I just got back from Las Vegas, where I testified as an expert witness in a lawsuit over slot machines. All I had to do was testify as to how slot machines work, but I was still really nervous—my only experience with courtroom drama has been from TV shows and movies.
I imagined the opposition’s lawyer grilling me like Perry Mason. “Mr. Legato, are we really expected to believe that you know anything about anything? Who are you trying to fool? You killed Kirk Robin, didn’t you? DIDN’T YOU?”
Then, I would crack under the pressure: “Alright, I did it! And Kirk Robin deserved it! I pointed my gun and… Wait, this was about slot machines, right? Never mind what I just said.”
I did get to relate some knowledge on the history of slot machines, though. I even mentioned Charles Fey, who invented the three-reel slot machine in 1899. He came up with the basic design of the three-reel slot that exists to this day—a monumental occurrence, considering the fact he was trying to build a toaster.
Anyway, the court experience wasn’t scary at all. To my astonishment, there was no packed gallery. No one was leaning on every word I said from the stand about random number generators and probabilities and whether or not you can predict what a slot’s going to do.
OK, one guy who opened the door did seem surprised, but I think he was looking for the men’s room.
Anyway, the trial behind me, I turned to my usual job of trying to come up with a segue to the next part of my column, a job that handily is taken on by the sentence you are reading.
That accomplished, let’s look at the casino news of the day, as summarized in the deadline-day issue of our fine weekly, GGB News.
It seems that Australian billionaire James Packer is among those looking at Sri Lanka as the next spot for a destination casino. This item leaves me with one question:
Does anyone else think James Packer looks like Robbie Robertson from The Band? I looked at the picture of him in GGBN and started to look around for Levon Helm.
That picture was right before the image of Mark Pincus, the CEO of Zynga, which is looking to augment his “FarmVille” social gaming millions with real-money gaming. The Pincus picture just made me feel old and poor. Like Packer, this guy’s a billionaire, but he looks like one of my kids’ friends.
Does it sound like I look at the pictures a lot when I read? I do. For instance, I just saw a picture of Full Tilt Poker founder Ray Bitar. He looks a lot like a biker. (He should fit right in when he goes to prison.) I saw another picture of another rich guy, developer David Cordish, who was presiding over the launch of table games at his Maryland Live! casino. He rolled the first dice, doing a spot-on impression of Steve Lawrence throwing the first bones at Resorts International in 1978.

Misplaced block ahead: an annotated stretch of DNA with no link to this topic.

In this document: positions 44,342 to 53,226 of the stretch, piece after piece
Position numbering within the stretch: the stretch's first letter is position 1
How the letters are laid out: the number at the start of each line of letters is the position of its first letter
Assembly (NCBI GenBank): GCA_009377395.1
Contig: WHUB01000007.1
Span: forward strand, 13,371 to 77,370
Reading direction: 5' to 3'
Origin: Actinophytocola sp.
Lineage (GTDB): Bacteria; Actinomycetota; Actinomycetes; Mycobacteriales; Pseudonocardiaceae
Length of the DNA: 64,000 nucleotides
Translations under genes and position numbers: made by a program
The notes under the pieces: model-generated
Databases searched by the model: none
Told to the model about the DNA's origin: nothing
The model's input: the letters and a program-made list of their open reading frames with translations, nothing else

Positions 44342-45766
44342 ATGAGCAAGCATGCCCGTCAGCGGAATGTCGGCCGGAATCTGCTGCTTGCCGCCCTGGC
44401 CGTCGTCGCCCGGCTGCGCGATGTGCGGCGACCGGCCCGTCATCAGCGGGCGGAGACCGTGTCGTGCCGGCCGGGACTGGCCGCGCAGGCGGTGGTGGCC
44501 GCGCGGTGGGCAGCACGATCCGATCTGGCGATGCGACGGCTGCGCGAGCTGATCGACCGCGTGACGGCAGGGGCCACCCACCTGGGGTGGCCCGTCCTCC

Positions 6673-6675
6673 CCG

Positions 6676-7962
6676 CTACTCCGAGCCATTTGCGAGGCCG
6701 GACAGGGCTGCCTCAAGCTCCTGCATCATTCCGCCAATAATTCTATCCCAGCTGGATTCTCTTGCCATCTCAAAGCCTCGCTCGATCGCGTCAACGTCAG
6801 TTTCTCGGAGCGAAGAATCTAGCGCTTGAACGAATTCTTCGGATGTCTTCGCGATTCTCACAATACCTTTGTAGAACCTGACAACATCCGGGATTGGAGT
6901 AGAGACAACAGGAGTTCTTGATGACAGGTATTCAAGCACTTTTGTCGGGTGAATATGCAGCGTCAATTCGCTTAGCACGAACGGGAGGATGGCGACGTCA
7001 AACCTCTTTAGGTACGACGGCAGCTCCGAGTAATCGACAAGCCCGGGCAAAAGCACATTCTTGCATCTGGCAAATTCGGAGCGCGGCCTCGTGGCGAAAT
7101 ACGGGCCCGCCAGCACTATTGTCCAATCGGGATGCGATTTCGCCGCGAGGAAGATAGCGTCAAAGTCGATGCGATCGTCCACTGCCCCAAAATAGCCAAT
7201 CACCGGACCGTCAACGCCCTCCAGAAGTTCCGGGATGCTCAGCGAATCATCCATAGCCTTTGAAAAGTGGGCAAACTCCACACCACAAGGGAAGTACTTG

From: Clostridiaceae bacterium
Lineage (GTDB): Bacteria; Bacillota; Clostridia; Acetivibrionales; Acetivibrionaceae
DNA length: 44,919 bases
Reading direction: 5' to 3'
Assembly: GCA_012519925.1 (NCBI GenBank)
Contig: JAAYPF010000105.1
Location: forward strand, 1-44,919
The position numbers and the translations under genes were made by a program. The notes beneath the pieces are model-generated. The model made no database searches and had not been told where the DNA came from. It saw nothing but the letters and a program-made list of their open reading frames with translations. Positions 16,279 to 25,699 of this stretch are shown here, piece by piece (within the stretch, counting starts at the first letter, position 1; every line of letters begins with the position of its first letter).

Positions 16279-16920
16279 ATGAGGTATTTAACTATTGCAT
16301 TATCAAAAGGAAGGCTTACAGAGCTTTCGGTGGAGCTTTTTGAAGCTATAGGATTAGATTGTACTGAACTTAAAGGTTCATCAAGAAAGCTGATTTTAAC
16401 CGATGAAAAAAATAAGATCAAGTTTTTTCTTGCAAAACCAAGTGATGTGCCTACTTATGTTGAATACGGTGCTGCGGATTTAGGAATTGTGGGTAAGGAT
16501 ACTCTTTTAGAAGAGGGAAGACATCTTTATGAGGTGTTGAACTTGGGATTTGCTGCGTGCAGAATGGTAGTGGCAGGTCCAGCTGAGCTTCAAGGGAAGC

There was other casino news this month that didn’t even need a picture. For instance:
• A state senator in Texas is advancing a measure that would create casinos in the Lone Star State, to stop the state from hemorrhaging tax money to Oklahoma. In the Enchanted Land of Governor Rick Perry, the bill has chances of passage similar to the chance that giant purple lizards will eat Las Vegas.
• To comply with an order from the National Labor Relations Board, Sands Casino Resort Bethlehem must now negotiate a union contract with its guards. The NLRB rejected all of the casino’s arguments, which included allegations that the union, the Law Enforcement Employees Benevolent Association, was secretly a branch of the United Steelworkers; that the union bullied employees into approving the union; that the NLRB itself had no legal standing because of questionable recess appointments by President Obama; and that the union chief was actually the reincarnated spirit of Attila the Hun.
(OK, I made the last one up, but you get the picture.)
• The marketers of Atlantic City are ramping up their “Do AC” marketing campaign in Baltimore and other cities, attempting to snatch gamblers back from competing states with the catchy slogan, which only recently replaced the less-than-successful “For The Love Of God, Please Come Here!”
By the way, this was my most effective expert testimony in that lawsuit:
“This whole trial is out of order! You can’t handle the truth!”
Well, it was something like that, anyway.